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Bridewell v. Eberle

April 16, 2009

SARA BRIDEWELL, RANDY MANUEL, AND LISA RHODES, PLAINTIFFS,
v.
KEVIN EBERLE AND BRIAN FORBERG, DEFENDANTS.



The opinion of the court was delivered by: Hon. Harry D. Leinenweber

MEMORANDUM OPINION AND ORDER

Before the Court is the Motion of Defendants Kevin Eberle and Brian Forberg to Dismiss the Complaint pursuant to Federal Rule of Civil Procedure 12(b)(6). Plaintiffs indicated in their opposition brief that they intend to dismiss voluntarily Counts III and V of the Complaint. Accordingly, Counts III and V are dismissed with prejudice. For the following reasons, Defendant's Motion with respect to the remainder of the Complaint is granted in part and denied in part.

I. BACKGROUND

Plaintiffs Patricia Bridewell ("Bridewell"), Randy Manuel ("Manuel") and Lisa Rhodes ("Rhodes")(collectively, the "Plaintiffs"), filed the instant action against Chicago Police Officers Eberle and Forberg (hereinafter, "Defendants") in connection with their detention and interrogation at a Chicago police station on September 3, 2006. Plaintiffs bring federal claims under 42 U.S.C. § 1983 for false arrest, unlawful seizure, false imprisonment and coercive interrogation.

On September 3, 2006, Walter Chandler ("Chandler") died from a gunshot wound to his head while sitting in his car in an alley on Chicago's south side. Upon learning that Chandler had been involved in an automobile accident with Rhodes shortly before his death, Defendants caused Plaintiffs Rhodes, Bridewell and Manual to be taken, without their consent, to the Area 2 Police Station where each Plaintiff was confined to a separate room and interrogated.

The Complaint mentions a confrontation between Plaintiffs and Chandler at Chandler's car after the car accident and immediately before Chandler died. The Complaint does not specify how the confrontation came about, what exactly transpired, or when Defendants became aware of the confrontation. However, Defendants must have been aware of the confrontation at some point during Plaintiffs' interrogations because the Complaint alleges that both Rhodes and Anthony Watkins ("Watkins"), a non-party who was taken to the police station along with Plaintiffs, discussed the confrontation with Defendants during their interrogations. In the course of discussing the confrontation with Defendants, Rhodes made a statement inculpating Bridewell in Chandler's death, as discussed more fully below.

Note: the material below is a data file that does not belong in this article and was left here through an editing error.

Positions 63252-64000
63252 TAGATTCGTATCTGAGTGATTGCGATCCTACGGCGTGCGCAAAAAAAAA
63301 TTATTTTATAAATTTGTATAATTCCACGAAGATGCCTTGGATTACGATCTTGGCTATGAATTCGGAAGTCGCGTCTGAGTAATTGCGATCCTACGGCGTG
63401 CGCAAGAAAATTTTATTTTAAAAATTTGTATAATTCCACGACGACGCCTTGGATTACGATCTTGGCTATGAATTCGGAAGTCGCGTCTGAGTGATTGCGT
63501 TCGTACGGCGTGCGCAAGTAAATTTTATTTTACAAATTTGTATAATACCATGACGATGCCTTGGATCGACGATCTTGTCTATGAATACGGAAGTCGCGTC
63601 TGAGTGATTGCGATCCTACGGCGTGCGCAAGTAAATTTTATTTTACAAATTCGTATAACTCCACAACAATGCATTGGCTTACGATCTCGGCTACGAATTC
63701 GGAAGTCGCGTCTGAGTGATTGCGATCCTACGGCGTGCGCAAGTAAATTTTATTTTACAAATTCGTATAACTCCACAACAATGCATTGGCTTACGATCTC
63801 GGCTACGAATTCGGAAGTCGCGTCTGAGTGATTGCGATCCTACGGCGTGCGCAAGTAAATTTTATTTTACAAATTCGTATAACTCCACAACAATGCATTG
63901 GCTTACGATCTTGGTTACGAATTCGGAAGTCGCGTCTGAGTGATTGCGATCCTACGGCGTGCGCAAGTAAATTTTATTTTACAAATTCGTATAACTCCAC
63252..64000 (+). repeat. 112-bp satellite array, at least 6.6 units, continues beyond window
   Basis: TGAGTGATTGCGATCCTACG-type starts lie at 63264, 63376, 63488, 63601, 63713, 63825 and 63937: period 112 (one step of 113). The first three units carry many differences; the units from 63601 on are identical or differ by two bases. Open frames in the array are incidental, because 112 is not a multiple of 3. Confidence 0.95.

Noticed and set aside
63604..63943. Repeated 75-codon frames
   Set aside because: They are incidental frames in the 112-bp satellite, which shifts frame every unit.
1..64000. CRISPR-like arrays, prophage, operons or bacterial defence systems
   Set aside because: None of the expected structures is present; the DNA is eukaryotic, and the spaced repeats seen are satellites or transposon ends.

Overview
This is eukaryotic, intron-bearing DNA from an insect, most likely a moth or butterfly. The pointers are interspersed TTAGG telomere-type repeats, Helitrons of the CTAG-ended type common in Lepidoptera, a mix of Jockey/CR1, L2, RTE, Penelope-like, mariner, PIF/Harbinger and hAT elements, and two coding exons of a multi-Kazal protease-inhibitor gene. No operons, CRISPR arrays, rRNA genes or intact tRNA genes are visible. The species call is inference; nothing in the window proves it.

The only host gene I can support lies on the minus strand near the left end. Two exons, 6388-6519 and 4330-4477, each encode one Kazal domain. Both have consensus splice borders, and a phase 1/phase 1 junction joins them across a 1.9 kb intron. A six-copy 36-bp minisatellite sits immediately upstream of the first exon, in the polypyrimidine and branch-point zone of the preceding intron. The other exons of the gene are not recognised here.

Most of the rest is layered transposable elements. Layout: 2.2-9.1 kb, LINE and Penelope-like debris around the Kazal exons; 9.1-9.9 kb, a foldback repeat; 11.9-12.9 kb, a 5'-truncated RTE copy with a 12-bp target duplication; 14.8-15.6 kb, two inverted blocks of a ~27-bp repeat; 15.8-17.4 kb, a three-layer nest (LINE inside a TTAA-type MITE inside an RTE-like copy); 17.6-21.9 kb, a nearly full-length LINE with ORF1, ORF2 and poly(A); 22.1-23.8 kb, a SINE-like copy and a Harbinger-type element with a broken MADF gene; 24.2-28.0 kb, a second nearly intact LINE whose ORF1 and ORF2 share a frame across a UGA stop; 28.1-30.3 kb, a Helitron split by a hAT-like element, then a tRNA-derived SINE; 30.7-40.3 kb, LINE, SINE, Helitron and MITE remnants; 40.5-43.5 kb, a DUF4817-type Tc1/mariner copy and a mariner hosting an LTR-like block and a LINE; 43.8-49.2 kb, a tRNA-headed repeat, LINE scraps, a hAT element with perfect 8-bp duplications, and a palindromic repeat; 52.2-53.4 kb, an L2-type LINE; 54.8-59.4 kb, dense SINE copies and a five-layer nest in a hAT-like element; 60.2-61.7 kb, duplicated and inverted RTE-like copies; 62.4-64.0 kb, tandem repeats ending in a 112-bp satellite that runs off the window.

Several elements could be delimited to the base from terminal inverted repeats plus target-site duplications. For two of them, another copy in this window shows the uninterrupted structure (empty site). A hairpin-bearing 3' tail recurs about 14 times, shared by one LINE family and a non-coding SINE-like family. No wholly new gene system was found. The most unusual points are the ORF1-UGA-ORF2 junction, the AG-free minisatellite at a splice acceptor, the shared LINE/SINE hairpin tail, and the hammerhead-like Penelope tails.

At the police station, Plaintiffs were confined to separate locked rooms and interrogated. The Complaint contains no detail regarding Defendants' interrogation of Bridewell but it states that Manuel refused to give any statements to Defendants. Forberg prepared an Arrest Warrant for Manuel but Manuel was released from the police station the following day, September 4, 2006.

Rhodes was more forthcoming during her interrogation. Rhodes told Defendants repeatedly that she did not possess a gun at the time of Chandler's death and that she never saw Bridewell or Manuel with a gun, that she did not shoot Chandler, and that after the confrontation she heard a shot coming from the direction of Chandler and thought Chandler was shooting at her. Ultimately, though, after 36 hours at the police station, Rhodes told Defendants that she had seen Bridewell shoot Chandler during the confrontation.

According to the Complaint, Rhodes' statement was false and she made it only because her will was overborne by various statements Defendants made to her during her interrogation. Defendants stated that they did not believe Rhodes when she said she did not know who shot Chandler. Defendants falsely told Rhodes that Chandler had three gunshot wounds to his head (he only had one) and that Rhodes had failed her polygraph exam (she had not). Defendants also implied that they believed Bridewell shot Chandler and that Bridewell was a "hot head." Defendants told Rhodes that if she did not cooperate she might go to jail.

Rhodes and Manuel were never charged with a crime in connection with Chandler's death. Bridewell currently is awaiting trial for the murder of Chandler.

II. DISCUSSION

On a Rule 12(b)(6) motion to dismiss, the Court accepts all well-pleaded allegations in the Complaint as true, and views the allegations in the light most favorable to the plaintiff, drawing all reasonable inferences in the plaintiff's favor. Bontkowski v. First Nat. Bank of Cicero, 998 F.2d 459, 461 (7th Cir., 1993). "A complaint must always... allege 'enough facts to state a claim to relief that is plausible on its face.' " Limestone Development Corp. v. Village of Lemont, Ill., 520 F.3d 797, 803 (7th Cir., 2008) (quoting Bell Atlantic Corp. v. Twombly, 550 U.S. 544 (2007)). To avoid dismissal, the "allegations must plausibly suggest that the plaintiff has a right to relief, raising that possibility above a 'speculative level.'" E.E.O.C. v. Concentra Health Servs., Inc., 496 F.3d 773, 776 (7th Cir., 2007) (citing Bell Atlantic, 550 U.S. 544).

A. False Arrest, Unlawful Seizure and False Imprisonment on Behalf of All Plaintiffs

Plaintiffs bring claims under ยง 1983 for false arrest on behalf of Manuel, the only Plaintiff who formally was arrested, unlawful seizure on behalf of Bridewell and Rhodes who were detained and interrogated at the police station, and on behalf of all Plaintiffs for false imprisonment. Plaintiffs assert in their opposition brief that the Complaint contains state law claims for false arrest and false imprisonment on behalf of Manuel. Plaintiffs are wrong; the Complaint contains no state law claims and ...


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